The main findings for September 2003 are:
- There were also 2,307 teachers in the pre-school sector in the January 2004 census, making a total of 51,537 teachers in schools and pre-schools (157 fewer than in 2002). Additional teachers being trained to meet the Executive's commitment of 53,000 teachers by 2007 had yet to enter the workforce.
- There were a further 1,987 centrally employed visiting specialists and peripatetic teachers and 464 quality improvement officers involved in similar roles but not based in schools.
- There were a further 26,091 school based staff and 2,197 centrally employed staff identified in the staff census as providing support to the education system.
- There were 22,321 teachers in primary schools (22,979 in 2002), giving a pupil teacher ratio of 18.2 (18.0 in 2002). 93 per cent of teachers were female. Eleven per cent were part time.
- There were 24,881 teachers in secondary schools (25,040 in 2002), giving a pupil teacher ratio of 12.8 (12.7 in 2002). 57 per cent of teachers were female. Seven per cent were part time.
- There were 2,027 teachers in special schools (2,028 in 2002), giving a pupil teacher ratio of 3.8 (3.9 in 2002). 82 per cent of teachers were female. Ten per cent were part time.
The average age of teachers was 44. The age profile shows a major peak in the late forties/early fifties. 11 per cent of teachers were age 55 or over.
The information in this publication for 2003 is derived from the September 2003 staff census of all publicly funded primary, secondary and special schools. Information about centrally employed staff was also collected from local authorities. The census was carried out through the Scottish Exchange of Educational Data (ScotXed) project, using information from schools' management information systems. More details on the ScotXed project can be obtained from www.ScotXed.net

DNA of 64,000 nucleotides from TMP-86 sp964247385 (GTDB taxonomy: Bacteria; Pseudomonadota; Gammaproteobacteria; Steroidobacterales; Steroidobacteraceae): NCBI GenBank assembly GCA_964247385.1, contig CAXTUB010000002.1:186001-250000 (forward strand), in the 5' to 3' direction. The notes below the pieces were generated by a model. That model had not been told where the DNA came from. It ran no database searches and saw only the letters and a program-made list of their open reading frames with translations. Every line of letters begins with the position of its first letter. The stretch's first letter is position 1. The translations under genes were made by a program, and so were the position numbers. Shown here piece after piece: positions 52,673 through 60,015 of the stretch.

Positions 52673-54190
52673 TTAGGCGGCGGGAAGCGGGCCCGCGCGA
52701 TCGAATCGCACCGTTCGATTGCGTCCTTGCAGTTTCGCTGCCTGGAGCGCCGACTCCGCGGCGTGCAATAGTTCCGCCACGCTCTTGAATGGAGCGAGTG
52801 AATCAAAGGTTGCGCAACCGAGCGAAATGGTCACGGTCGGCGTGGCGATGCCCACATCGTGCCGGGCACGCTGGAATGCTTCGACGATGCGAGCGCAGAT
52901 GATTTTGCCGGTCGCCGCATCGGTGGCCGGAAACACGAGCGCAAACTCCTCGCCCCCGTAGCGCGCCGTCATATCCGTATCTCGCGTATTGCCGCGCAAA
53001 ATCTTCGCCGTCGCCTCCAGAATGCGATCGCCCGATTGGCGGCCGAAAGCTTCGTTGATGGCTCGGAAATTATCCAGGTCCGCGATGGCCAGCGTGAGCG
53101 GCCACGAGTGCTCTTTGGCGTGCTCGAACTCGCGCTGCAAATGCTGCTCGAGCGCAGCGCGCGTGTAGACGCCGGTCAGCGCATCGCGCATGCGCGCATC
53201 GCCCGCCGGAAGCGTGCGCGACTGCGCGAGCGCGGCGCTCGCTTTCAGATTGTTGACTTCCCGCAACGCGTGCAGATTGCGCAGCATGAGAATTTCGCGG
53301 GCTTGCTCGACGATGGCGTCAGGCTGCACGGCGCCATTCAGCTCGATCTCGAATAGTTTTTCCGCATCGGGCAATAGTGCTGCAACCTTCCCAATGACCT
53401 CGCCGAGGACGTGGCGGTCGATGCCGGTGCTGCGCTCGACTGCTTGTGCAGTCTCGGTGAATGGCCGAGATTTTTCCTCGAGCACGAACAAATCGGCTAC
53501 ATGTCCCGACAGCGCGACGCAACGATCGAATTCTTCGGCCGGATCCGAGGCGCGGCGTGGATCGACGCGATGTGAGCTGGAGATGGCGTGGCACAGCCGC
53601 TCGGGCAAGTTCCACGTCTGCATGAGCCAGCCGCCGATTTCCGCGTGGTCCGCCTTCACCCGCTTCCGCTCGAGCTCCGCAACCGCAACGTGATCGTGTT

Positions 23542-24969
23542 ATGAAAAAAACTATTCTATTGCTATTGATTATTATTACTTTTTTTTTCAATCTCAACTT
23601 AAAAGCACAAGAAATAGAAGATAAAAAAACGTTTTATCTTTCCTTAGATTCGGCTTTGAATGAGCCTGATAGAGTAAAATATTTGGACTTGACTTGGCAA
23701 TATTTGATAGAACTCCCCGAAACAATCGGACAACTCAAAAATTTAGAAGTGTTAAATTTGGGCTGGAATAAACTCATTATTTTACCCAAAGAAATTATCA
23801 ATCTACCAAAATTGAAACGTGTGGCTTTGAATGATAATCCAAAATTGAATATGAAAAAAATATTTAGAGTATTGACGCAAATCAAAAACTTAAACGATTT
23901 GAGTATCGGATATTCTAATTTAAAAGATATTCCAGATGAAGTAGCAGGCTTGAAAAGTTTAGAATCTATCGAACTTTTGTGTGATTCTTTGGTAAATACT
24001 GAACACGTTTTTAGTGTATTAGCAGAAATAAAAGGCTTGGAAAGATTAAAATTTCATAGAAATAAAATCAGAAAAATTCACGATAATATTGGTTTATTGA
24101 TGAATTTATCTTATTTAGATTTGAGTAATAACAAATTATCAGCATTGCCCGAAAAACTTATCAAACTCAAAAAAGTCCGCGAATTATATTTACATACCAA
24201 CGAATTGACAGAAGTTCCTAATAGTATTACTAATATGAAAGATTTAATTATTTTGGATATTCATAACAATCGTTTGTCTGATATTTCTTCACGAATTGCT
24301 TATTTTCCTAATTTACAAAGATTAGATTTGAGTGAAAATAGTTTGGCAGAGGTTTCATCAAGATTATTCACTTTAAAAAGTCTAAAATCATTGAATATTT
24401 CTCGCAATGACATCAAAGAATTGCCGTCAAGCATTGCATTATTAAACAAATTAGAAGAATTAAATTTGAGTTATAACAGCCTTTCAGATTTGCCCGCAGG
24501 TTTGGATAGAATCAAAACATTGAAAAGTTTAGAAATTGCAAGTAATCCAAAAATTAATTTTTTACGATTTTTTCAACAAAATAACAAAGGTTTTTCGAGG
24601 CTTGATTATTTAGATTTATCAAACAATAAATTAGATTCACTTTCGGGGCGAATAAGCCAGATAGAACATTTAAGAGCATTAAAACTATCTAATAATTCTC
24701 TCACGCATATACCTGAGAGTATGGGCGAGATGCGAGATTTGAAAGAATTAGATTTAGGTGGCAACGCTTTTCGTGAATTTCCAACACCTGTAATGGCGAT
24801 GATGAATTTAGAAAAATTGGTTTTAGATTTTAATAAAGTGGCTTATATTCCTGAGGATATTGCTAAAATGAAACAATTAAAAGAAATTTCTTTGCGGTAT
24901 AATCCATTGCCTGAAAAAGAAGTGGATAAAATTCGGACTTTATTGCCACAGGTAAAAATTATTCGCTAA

Information relating to previous years is derived either from previous staff censuses (the last being in 1998), or from the annual school census, which until 2003 contained summary information on teacher numbers.
There were some teething problems with the first year collection, resulting in the results being published later than originally envisaged. It is hoped that in future years data will become available more quickly. Some variables caused considerable problems, please see the full staff census publication (link below) for details.
There were also problems identifying which supply teachers were covering vacancies and which were covering short term absent staff. This could have lead to some double counting, so a separate check was carried out to ensure the correct total number of teachers. Other results have then been scaled to obtain the correct national total.
Due to the change in method of collection from previous years, and the various difficulties experienced with this first electronic census, caution must be taken in making comparisons with previous years.
Information from the census is used to inform policy making, particularly in modelling the teacher workforce to ensure future supply of newly trained teachers, and for monitoring current policies.
The full publication 'Teachers in Scotland, 2003' is also available here: